22 January 2007

YOU are the Body of Christ (Third Sunday after Epiphany)

Texts: 1 Corinthians 12:12-27; Psalm 113; Luke 4:14-21

“You are the body of Christ.”

Being at seminary and all, you might think that the body of Christ is on my mind all the time. In actuality, however, most of us, myself included, are far more preoccupied with practical questions: will I be able to afford rent on a minister’s salary? where will I work? do I really have what it takes to be a priest, pastor, confidante? And lately, what’s going to happen to the Church?

Anglicanism has been much in the news these past few years, and not for good reasons. I would love to see headlines declaring – “Anglicans broker peace in the Middle East” – “Episcopalians end poverty” and so on. Nothing seems to make news, though, like the ecclesiological version of a train wreck. And – to be fair – even the appearance of a disaster or conflict gets our attention far more than success.

It is far easier to do damage, to reject one another, and to create a rift than it is to heal, to compromise, and to work together for good. The Gospel reading today, from Luke, portrays Jesus’s return to Nazareth and describes him reading Scripture in the synagogue. This pattern of worship was common in first-century Judea. Everyone would gather together, hear the word and listen to the teacher’s interpretation of the passage. Perfectly peaceful… except that a few short verses later, Luke tells us that when they heard more of his teaching, “all in the synagogue were filled with rage. They got up, drove him out of the town, and led him to the brow of the hill on which their town was built, so that they might hurl him off the cliff” (Luke 4:28-29).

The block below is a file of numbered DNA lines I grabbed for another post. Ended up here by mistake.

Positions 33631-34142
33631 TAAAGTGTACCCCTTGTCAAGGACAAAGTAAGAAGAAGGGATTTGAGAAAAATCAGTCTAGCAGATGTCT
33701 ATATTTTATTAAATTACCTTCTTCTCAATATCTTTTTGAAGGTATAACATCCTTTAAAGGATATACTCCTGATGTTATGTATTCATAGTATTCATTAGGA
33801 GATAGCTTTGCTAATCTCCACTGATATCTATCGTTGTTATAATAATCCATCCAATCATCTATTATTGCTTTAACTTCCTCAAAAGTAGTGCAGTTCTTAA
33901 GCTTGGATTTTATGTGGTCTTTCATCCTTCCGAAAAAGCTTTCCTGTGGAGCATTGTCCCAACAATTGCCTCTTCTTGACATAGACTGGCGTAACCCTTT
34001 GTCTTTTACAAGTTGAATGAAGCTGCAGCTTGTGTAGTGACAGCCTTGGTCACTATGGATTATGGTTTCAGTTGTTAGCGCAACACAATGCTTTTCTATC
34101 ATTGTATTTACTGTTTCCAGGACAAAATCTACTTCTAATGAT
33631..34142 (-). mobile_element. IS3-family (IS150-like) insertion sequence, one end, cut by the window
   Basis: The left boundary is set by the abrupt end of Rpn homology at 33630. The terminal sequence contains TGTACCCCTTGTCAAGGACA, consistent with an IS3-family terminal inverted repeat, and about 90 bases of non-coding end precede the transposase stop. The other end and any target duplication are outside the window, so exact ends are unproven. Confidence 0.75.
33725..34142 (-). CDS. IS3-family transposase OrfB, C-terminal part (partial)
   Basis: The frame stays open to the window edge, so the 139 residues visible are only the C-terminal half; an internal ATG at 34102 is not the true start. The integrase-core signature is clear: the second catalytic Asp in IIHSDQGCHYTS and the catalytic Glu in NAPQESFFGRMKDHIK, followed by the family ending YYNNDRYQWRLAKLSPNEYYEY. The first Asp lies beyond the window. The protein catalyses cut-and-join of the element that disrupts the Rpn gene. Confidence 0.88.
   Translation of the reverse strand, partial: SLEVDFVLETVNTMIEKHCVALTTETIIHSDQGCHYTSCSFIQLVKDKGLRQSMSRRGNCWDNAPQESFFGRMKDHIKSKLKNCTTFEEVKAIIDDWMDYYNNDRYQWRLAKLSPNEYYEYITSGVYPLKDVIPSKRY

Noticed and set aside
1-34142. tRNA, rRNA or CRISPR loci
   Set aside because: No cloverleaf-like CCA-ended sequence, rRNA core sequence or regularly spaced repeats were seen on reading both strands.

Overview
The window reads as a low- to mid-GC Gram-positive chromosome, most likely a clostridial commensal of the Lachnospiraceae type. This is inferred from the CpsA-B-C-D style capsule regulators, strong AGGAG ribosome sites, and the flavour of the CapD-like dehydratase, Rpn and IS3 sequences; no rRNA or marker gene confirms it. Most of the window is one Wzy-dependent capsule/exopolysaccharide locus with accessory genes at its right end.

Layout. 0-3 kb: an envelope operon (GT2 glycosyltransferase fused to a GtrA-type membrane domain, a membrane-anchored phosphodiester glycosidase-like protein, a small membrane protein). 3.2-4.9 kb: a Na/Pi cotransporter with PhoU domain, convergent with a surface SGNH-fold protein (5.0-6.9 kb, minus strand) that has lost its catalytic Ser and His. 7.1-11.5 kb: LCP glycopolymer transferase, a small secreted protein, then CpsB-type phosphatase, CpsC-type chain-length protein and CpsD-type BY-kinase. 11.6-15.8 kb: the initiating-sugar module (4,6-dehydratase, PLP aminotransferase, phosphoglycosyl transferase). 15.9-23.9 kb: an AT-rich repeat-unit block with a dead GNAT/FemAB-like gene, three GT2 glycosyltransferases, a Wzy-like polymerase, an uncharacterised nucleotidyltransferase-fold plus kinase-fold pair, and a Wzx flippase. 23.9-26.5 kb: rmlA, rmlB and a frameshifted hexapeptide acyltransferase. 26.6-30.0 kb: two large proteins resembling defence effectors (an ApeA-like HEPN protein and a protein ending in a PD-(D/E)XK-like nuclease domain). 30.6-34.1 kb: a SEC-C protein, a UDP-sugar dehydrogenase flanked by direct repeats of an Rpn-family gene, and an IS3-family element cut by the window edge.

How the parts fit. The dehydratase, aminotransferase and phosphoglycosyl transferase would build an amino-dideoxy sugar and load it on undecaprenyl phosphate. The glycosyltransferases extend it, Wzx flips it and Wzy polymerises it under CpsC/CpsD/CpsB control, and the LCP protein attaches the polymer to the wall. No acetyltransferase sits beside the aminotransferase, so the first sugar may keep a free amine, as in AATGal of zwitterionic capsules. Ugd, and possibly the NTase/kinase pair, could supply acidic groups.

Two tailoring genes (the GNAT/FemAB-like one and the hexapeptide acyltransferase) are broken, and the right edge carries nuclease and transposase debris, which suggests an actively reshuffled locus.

Even in the presence of Jesus, whose messianic claims they had accepted without murmur, division is instinctive. It is as old as Cain and Abel. It is part of human nature.

Anglicans are not the only ones good at schism, an ugly word for the particular divisions that afflict the Church. There are literally thousands of Christian denominations of all flavours and stripes, which is why Paul’s letter to the Corinthians is necessary wisdom for us today, not only as Christians, but also as Anglicans.

Despite all appearances to the contrary, we are still members of one church. We share in one baptism. We might go about it different ways – sprinkled, dipped, poured on, right up to whole body experience – but it is the same Spirit, and I’m not sure that God worries about the minutiae. And, no matter how much we might not like it, we are all members of the one body of Christ.

To be honest, I am compelled to this conclusion – not by preference, because I am human, and certainly not by observing how we act towards one another – but because none of the things we do and say make any sense otherwise.

If the body of Christ is not ultimately one, holy and universal, then our witness to the gospel is imperfect, incomplete, diminished. Paul makes two separate and yet integral arguments. First, that the Church is fundamentally one, exhibiting a kind of unity that eradicates ethnic and social differences. Thus, for Paul, Jews and Greeks, slaves and free, shared a common initiation by the Spirit through which they experienced a level of oneness analogous to the human body: many bound together as part of a single entity.